All Articles Tagged "african american designers"
Quick. Which of these looks is “high-fashion”? Which is “urban”?
The answer to the second question is none of them, according to Mychael Knight, the designer who created all of them.
“I will correct someone very quickly when they say I am an ‘urban designer’ or a ‘hip-hop designer,” he said. “There is nothing wrong with [designing hip-hop-inspired sportswear], but it’s just not what I do.”
As for the answer to the first question, Knight, who is black, cites an “invisible barrier” that reserves “high-fashion” anointing for a privileged circle of designers—very few of which are black. “Tracy Reese and Rachel Roy - they’ve penetrated that, but I don’t ever really see any placement of them in fashion magazines”—an indication that Reese and Roy are not readily on the mind of prominent editors and stylists.
Perhaps observant of this trend, some black designers early in their careers choose to use white models, particularly for lookbooks, which are prepared for press and buyers, and on their websites where customers seeking high-fashion looks (assumed to be white) can immediately imagine themselves in their pieces. Though Knight regularly casts models of color for both his runway shows and his lookbooks, he can guess why some African-American designers skip over black models altogether.
“When you open up a fashion magazine—a Vogue or an Elle,” Knight points out, “you never see black models. You think, as a black designer, ‘well, if I need my brand [or] my product to get noticed I need to use the white models.’” It’s like high school, Knight explains. “People feel like they to need fit in.”
Model booker Carole White gave New York Magazine the racial breakdown as it applies to models. “Asian girls do really well. You can’t have too many, but they do really well, and it’s quite easy to book them. For Black girls, it is more difficult.” White is further quoted as saying, “[Black models] have to be utterly amazing. There will be less work. It takes much longer to establish them… because clients don’t take the risk on black girls so much.” For this reason, White admits agencies are “very, very picky” when it comes to signing black models. “Maybe you’re not as picky with the white girls, because there’s more work for them.”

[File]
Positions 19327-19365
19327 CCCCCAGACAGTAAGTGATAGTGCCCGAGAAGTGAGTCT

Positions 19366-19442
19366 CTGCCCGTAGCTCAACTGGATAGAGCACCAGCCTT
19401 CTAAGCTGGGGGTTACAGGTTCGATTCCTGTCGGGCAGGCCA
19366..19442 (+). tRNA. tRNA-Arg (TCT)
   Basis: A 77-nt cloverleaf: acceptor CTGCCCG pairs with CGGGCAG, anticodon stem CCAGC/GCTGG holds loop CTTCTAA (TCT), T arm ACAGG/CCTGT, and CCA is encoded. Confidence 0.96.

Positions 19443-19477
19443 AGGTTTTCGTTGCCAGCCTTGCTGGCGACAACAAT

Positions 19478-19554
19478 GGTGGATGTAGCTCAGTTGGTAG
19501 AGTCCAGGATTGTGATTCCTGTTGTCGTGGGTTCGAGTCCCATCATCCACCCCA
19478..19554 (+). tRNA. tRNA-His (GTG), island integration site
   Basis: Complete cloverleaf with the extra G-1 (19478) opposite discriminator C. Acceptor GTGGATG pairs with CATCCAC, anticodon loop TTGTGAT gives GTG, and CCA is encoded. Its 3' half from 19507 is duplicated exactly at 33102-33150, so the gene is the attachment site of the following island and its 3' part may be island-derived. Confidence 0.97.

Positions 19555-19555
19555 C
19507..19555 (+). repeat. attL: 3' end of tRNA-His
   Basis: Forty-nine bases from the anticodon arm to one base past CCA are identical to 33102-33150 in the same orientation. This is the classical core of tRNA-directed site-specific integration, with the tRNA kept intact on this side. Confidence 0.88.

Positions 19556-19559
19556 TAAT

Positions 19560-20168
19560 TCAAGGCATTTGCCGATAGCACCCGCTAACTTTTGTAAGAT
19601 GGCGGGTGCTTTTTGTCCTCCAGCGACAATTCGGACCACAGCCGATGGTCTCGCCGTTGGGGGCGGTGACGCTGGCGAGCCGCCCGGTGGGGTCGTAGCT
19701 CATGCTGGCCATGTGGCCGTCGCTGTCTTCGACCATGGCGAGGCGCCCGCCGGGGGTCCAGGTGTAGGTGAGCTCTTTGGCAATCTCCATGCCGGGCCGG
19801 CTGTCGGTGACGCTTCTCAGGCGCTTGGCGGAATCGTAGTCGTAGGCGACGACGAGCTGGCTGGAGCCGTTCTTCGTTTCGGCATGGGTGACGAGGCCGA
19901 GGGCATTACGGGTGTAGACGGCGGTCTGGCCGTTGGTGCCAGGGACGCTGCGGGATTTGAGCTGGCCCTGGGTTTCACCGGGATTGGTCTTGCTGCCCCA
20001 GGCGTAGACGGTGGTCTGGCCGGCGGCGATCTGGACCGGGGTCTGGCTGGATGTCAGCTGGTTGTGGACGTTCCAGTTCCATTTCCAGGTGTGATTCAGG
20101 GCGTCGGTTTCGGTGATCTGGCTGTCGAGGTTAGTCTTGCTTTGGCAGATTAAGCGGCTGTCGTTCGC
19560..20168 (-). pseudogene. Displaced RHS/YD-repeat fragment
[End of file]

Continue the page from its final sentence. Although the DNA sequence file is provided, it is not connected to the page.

With African-American models facing a shrunken market, getting passed over by black designers only further threatens their livelihood. It also perpetuates old school notions of what, and who, represents luxury versus the aesthetic of the street.
Tags:african american designers, African American models, black designers, elle, Fashion, fashion industry, fashion magazines, gelila bekele, high fashion, magazines, Mychael Knight, mychael knight spring 2012, nana ekua brew-hammond, powder necklace, Project Runway, rachel roy, street wear, tracy reese, urban fashion, Vogue, white models
(The Grio) — As his first New York Fashion Week show slides into the past, Mychael Knight, 33, is already contemplating how he can outdo himself in his next collection. ”I always like to pick up where I left off,” he said, on the rare occasion of a day off following New York’s week-long fashion frenzy and a well-received collection inspired by dinosaurs. Knight says his fall/winter 2012 collection slated for February will be “super Hot and super feminine. ”Bigger, badder, better. Hell yes.”